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Heinrich Ignaz Franz BIBER (1644-1704)
Unam Ceylum (1681)
Sonata III F major from "Sonatae Violino Solo 1681"
Sonata IV D major from "Sonatae Violino Solo 1681"
Sonata No. 81 A major (unpublished)
Sonata VI C minor from "Sonatae Violino Solo 1681"
Sonata VII G major from "Sonatae Violino Solo 1681"
Sonata No. 84 E major (unpublished)
John Holloway: violin
Aloysia Assenbaum: organ
Lars Ulrik Mortensen: harpsichord
Rec: May 2001, Monastery of St. Gerold, Austria.

Heinrich Ignaz Franz Biber was one of the seventeenth century’s most individual composers for violin. He is well known for his use of scordatura, a technique which involves retuning the violin to achieve different sonorities and stops. His solo violin works (the Mystery Sonatas) are notoriously difficult, because of this scordatura, and he uses this technique in two of the sonatas on this recording.

This disc contains four sonatas from the 1681 collection which made Biber famous, as well as two unpublished sonatas. They follow different forms: some of them, such as the 4th and 6th, follow the partita form, with an opening prelude, followed by a series of dance movements. Others are in a more common sonata form. Yet not one of these sonatas fits perfectly into either of these structures.

Partly, this is because Biber excels in variations - the Aria and Variations, which appear in many of the sonatas, and the passacaglias of the 6th and unpublished E major sonata. In fact, each of these sonatas contains one such movement. These variations are the heart of each sonata, offering such a wide range of musical material and colour that they overshadow the remainders of the works. Biber’s variations recall those of Buxtehude for harpsichord - seemingly simple in melody, they nevertheless become complex in overall emotion and structure.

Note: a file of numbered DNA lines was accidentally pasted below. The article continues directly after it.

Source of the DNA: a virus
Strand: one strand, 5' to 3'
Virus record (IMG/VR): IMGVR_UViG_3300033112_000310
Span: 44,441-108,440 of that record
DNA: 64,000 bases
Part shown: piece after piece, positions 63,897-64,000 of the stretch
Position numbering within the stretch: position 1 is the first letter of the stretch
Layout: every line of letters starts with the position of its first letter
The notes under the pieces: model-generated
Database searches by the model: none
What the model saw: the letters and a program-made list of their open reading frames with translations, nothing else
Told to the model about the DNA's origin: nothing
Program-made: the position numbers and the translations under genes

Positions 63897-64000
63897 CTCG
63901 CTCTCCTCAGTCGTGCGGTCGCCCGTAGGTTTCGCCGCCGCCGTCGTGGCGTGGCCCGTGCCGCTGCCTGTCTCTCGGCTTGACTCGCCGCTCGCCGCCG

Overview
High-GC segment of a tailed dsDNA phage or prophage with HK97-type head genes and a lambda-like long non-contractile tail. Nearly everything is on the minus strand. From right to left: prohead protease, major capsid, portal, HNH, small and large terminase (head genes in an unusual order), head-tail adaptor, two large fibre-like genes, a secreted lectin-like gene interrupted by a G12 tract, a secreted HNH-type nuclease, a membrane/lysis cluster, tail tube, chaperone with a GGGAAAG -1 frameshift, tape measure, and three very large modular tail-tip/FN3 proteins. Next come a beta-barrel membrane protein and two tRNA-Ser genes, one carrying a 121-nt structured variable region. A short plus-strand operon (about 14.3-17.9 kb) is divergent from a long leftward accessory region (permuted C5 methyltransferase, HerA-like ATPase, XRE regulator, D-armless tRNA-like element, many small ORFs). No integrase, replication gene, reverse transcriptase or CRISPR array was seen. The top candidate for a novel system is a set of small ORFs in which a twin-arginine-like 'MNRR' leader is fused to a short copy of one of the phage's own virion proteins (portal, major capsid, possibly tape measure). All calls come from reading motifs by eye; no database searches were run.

The instrumentation chosen for this recording, which has been called "historically wrong" in regards to a previous recording of works by Schmelzer, has depth and warmth, and if it is historically incorrect it is aesthetically effective. The combination of the incisive harpsichord and the rich organ give a unique sound to support John Holloway’s excellent interpretations.

Holloway is an artist obsessed by Biber. I was fortunate to hear him perform some of Biber’s works a few years ago, and attended a pre-concert talk, when Holloway clearly showed just how much he loves this composer’s music. His love for the music shines through on this recording, making it one that I have listened to over and over since I received it. The disc is close to perfection, in the quality of the music, the performances, and the recording itself.

One can understand how this disc fits in ECM’s New Series - the arias and variations that Biber composed, often over very simple grounds, have a hint of the minimalism that flourished (in part on ECM, with some of the first recordings by Steve Reich) in the 1970s.

This fine recording benefits from excellent performances, and unique instrumentation, to present some seminal works by a composer who deserves much more recognition than he has. Perhaps this nearly perfect disc will help remedy this situation.

Kirk McElhearn

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